Our final stop on the island of Zealand was Trelleborg, an original Viking ring fortress, dating back to 980 AD. We were actually too late to visit the museum, but that didn't matter as the ring fortress is found in an open field that is technically open 24 hours a day. Only the outer structure remains but it's pretty amazing considering it was built over a thousand year ago. The museum has also created a reconstruction of a Viking long house which is pretty fantastic. 

We drove over to the island of Funen via the Great Belt Link bridge, stopping briefly in the town of Nyborg to visit Nyborg Castle. The castle had already shut by the time we arrived but it was still great to see the exterior as it's situated in quite a picturesque spot. Before arriving in Odense we headed to the Ladby Viking Museum, where an authentic Viking ship burial site is located. I was hoping the situation would be similar to Trelleborg, and we'd be able to see the site despite the museum being closed, but alas this was not that case. The burial site, which contains a perfect outline of a buried Viking long boat that has now rotted away over the previous thousand years, is located in a locked building.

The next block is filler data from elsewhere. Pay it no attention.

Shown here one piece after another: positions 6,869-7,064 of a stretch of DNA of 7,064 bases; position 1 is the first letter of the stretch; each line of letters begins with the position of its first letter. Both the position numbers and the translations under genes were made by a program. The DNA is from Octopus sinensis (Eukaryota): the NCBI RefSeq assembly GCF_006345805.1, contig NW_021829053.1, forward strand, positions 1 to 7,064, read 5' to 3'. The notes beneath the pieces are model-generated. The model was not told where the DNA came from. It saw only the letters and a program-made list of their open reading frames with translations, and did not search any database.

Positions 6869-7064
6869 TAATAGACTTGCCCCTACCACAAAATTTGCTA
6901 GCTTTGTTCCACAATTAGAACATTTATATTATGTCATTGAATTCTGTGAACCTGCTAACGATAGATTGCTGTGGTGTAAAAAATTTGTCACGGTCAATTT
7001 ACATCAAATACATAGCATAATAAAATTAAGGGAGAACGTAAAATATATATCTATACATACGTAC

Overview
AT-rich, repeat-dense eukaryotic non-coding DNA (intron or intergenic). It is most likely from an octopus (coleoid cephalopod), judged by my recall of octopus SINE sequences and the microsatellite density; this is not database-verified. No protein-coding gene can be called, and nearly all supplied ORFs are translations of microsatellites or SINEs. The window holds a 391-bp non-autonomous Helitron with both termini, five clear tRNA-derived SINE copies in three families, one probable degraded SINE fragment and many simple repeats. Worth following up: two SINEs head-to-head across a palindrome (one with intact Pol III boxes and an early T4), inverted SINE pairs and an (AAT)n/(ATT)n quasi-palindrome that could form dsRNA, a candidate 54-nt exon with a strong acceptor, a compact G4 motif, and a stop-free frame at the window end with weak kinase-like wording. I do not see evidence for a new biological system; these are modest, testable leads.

We finally made it to Odense where we checked into the charming Odense BnB before grabbing dinner a Restaurant 61. The bistro is a favourite among locals and whilst the menu is simple compared to the likes of the restaurants we visited in Copenhagen, we still had a lovely meal.


Our day began with breakfast at the bnb which was your average continental spread. Simple, but tasty I was more than happy to keep things basic after all the elaborate brunches we'd had in Copenhagen.

We headed into town where out first port of all was the magnificent cathedral. Odense is the home of Hans Christian Andersen and you'll find a statute of the man himself around the back of the cathedral. We picked up our Odense City Passes* from the tourist office, situated in the town hall, next to the cathedral. The passes cost about £20 per person and let you enter the majority of city attractions, for free, over a 24 hour period.